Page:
By Glen Vaughn-Petersen
Main Street Theatre’s upcoming production, Mary Chase’s 1944 play Harvey, is a theatrical comedy classic.
Harvey is, at its core, a comedy of errors. The show is about Elwood P. Dowd, who begins introducing his so-called imaginary friend, the six foot three and one-half inch tall humanoid rabbit, to people at parties. When his sister, Veta, tries to have him committed, she is committed instead.
Many may have first become familiar with the notable 1950 film adaptation starring Jimmy Stewart and Josephine Hull. While this adaptation is the most well known version, its popularity is also part of the reason why Pam Powell, artistic director at Belton’s Main Street Theatre, wasn’t keen on putting it on at first.
“That raises the bar for us,” says Powell. “However, the longer I’ve worked with these actors, the more I’ve come to know they’ve got it.”
Since the worst of COVID has been over and people began going out in public, Main Street Theatre has needed to draw people in, and Harvey, according to Powell, is a show that is well-known and beloved enough that it can do that.
Additionally, for Powell, one of the best parts of this play is getting to teach her younger actors about the play’s time period. “I am a teacher, so, to me, the teaching part of theatre is incredible,” says Powell who shares with them the cultural knowledge of the 40s, such as the social mores, the high-society parties. “We’re going to take a step back in time for this show, and that’s a good thing to say.” Working in this time period is also a chance for mainstays and new actors of the Main Street Theatre alike to flex their acting muscles, expand their acting range, and learn new techniques and history to draw upon.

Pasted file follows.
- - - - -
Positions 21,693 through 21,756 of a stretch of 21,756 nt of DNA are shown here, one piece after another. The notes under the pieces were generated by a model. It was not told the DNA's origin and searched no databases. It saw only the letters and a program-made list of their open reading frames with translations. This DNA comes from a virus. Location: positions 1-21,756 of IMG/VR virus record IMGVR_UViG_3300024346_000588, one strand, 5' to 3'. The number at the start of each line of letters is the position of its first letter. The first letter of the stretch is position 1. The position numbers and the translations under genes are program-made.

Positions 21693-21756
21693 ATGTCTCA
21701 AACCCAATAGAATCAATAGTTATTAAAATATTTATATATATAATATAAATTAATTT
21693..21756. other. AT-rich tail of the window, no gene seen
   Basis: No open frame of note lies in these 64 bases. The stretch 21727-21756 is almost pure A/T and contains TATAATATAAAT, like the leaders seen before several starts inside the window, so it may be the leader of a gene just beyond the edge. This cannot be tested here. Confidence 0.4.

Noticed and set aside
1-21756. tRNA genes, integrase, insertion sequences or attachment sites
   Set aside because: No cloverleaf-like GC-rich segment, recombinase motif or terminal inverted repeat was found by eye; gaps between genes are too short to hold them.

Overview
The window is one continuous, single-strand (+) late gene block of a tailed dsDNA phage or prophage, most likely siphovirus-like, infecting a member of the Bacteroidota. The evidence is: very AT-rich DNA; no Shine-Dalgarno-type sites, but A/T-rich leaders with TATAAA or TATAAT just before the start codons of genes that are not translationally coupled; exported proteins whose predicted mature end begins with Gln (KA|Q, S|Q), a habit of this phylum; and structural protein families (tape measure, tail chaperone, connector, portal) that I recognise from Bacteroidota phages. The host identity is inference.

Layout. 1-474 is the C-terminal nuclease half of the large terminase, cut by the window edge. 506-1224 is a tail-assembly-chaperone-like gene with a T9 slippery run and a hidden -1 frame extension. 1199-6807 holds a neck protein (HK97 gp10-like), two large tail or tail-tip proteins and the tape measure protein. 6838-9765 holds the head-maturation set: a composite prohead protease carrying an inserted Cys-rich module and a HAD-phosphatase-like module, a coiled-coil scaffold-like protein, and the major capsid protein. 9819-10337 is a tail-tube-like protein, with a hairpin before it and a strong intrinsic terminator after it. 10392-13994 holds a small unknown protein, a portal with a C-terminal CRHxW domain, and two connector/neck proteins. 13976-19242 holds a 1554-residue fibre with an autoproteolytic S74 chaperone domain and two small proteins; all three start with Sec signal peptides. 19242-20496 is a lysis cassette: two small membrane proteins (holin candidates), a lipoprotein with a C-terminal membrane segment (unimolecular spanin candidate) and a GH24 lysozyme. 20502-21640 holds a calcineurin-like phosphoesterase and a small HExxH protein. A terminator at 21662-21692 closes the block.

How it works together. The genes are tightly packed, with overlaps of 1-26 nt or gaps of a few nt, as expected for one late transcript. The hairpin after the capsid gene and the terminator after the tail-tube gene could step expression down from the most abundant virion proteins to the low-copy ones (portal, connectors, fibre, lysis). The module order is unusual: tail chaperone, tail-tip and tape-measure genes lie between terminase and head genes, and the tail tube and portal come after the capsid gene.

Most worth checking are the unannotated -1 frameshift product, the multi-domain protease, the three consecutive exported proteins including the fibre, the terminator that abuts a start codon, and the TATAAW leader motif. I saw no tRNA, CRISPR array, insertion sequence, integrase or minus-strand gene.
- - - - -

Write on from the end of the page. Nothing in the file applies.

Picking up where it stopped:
Powell reminds audiences that, though they may have seen the adaptation before, “don’t look for Jimmy” in this new production of Harvey.
Harvey is running from March 3rd through the 19th . Visit Belton’s Main Street Theatre’s website at mainstreettheaterbelton.com for ticketing details, times, and more information.